Task manager can be disabled manually, but more commonly it's disabled by a virus. It's easy to re-enable once you're virus-free.
My task manager has a “task manager has been disabled by the administrator” message. How did this happen and how can I correct this?
Why: if you didn’t do it yourself, the news isn’t good.
How to fix it: there are a couple of ways.
Let’s look at this more closely.
The situation’s pretty simple. If you right click on the clock in the Windows taskbar, the Task Manager item is grayed out:
Or, if you try to run taskmgr.exe manually, you get this message:
So, how did this happen?
As we’ll see in a moment, there are settings you can access as an administrator that would allow you to disable and enable Task Manager in this way.
You didn’t do that, you say?
Then a virus probably did.
Disabling Task Manager is one way viruses try to make it harder for you to deal with their infections. Before proceeding any further, you should run a complete and up-to-date anti-virus scan of your machine. It’s possible, perhaps even likely, that you’ve been infected.
Once you come back virus-free, you can proceed with the fix.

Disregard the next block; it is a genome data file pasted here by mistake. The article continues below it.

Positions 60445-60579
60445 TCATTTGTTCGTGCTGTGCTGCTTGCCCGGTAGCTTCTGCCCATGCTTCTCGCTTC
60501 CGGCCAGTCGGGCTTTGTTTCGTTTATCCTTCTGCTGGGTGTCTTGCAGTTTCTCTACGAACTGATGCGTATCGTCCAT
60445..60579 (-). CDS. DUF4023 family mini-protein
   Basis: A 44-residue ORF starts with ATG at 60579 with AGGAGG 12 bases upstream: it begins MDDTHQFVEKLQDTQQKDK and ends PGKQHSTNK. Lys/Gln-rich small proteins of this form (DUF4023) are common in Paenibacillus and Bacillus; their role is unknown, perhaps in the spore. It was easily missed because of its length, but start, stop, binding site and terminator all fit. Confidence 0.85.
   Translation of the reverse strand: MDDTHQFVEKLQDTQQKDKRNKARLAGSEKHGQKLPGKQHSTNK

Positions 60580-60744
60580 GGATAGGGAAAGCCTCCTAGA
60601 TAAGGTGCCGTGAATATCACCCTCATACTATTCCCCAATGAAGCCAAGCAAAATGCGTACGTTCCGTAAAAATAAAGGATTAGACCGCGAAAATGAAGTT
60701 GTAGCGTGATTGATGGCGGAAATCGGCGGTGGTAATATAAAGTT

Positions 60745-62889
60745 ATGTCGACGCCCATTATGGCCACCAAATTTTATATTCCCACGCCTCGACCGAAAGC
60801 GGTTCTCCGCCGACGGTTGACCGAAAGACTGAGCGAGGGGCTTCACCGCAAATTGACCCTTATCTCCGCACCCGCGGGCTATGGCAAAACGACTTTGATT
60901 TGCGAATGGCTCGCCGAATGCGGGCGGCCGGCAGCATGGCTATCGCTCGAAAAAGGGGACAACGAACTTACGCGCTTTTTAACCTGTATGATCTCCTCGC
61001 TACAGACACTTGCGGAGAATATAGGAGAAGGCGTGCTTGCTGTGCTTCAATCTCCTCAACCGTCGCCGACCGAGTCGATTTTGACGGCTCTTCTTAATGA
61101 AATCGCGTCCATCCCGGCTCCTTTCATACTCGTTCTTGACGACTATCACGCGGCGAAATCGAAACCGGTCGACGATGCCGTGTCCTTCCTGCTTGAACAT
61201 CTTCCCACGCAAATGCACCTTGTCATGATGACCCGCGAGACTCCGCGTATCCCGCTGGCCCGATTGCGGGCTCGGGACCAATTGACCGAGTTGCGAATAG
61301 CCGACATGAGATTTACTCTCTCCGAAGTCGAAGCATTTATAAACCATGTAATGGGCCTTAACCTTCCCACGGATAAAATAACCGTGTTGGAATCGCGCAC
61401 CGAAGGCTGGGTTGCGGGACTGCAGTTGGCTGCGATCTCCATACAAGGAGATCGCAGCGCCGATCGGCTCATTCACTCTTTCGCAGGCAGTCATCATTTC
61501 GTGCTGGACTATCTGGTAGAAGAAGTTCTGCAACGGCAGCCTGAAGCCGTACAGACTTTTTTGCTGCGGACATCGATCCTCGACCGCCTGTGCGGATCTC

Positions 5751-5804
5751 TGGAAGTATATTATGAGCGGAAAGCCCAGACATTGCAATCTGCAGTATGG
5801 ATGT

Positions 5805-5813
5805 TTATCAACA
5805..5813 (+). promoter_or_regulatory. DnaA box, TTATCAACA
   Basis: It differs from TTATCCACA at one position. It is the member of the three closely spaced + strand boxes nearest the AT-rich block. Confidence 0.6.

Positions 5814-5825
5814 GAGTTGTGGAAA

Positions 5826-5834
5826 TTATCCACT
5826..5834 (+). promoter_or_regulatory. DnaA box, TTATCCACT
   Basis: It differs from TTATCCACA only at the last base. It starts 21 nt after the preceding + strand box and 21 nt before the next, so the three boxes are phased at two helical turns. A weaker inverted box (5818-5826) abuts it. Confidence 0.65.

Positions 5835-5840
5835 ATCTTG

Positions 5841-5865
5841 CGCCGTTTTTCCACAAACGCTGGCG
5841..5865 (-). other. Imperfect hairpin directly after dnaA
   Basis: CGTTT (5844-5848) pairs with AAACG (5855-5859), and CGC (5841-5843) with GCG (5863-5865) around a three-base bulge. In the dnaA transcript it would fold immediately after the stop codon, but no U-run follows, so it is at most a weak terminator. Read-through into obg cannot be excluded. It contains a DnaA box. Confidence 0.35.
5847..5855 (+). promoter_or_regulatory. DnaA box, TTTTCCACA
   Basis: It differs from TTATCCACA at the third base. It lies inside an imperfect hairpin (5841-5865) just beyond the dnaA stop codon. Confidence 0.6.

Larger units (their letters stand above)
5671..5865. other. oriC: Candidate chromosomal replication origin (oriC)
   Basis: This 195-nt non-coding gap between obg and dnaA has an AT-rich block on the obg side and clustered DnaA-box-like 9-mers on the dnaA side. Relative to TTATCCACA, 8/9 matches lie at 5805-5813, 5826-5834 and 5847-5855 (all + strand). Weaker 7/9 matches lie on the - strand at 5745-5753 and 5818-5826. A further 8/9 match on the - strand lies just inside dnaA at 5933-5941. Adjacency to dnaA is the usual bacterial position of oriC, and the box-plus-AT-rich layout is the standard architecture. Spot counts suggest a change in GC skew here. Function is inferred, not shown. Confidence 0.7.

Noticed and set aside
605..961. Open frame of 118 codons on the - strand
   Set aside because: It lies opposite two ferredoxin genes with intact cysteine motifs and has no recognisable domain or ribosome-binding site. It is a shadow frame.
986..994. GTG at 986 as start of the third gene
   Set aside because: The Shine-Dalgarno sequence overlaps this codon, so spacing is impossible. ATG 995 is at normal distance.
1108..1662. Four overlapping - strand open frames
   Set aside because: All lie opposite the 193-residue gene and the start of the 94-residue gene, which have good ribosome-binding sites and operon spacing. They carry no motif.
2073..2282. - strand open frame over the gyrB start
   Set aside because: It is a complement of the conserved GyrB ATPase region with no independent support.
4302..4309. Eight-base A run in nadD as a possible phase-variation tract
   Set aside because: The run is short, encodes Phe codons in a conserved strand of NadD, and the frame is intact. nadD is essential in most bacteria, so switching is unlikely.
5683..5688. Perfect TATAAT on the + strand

If you have Windows XP Pro, there’s a nifty user interface to directly edit the setting you want to repair. Click Start, then click Run and type in gpedit.msc:
And press OK. This runs the Group Policy Editor.
Once in the Group Policy Editor, expand in turn:
- User Configuration
- Administrative Templates
- Ctrl+Alt+Del Options
You should see something much like this:
Double click on Remove Task Manager to change its setting:
It should be enough to click on Not Configured and then OK and Task Manager is available once again.
If you don’t have Windows XP Pro, then you’ll need to edit the registry manually.
Click Start, then click Run, type in regedit, and click on OK.
Expand these registry keys in turn:
You should see something similar to this:
Right Click on the DisableTaskMgr item:
Click on Delete, confirm that you want to delete, and Task Manager should be available once again.
One thing to note is that it’s quite possible that if you’re in an environment managed by a centralized policy, these settings may have no effect. Your IT administrator may set things up so as to disable Task Manager, and other things as well at the domain level. You’ll need to ask them if this is the case.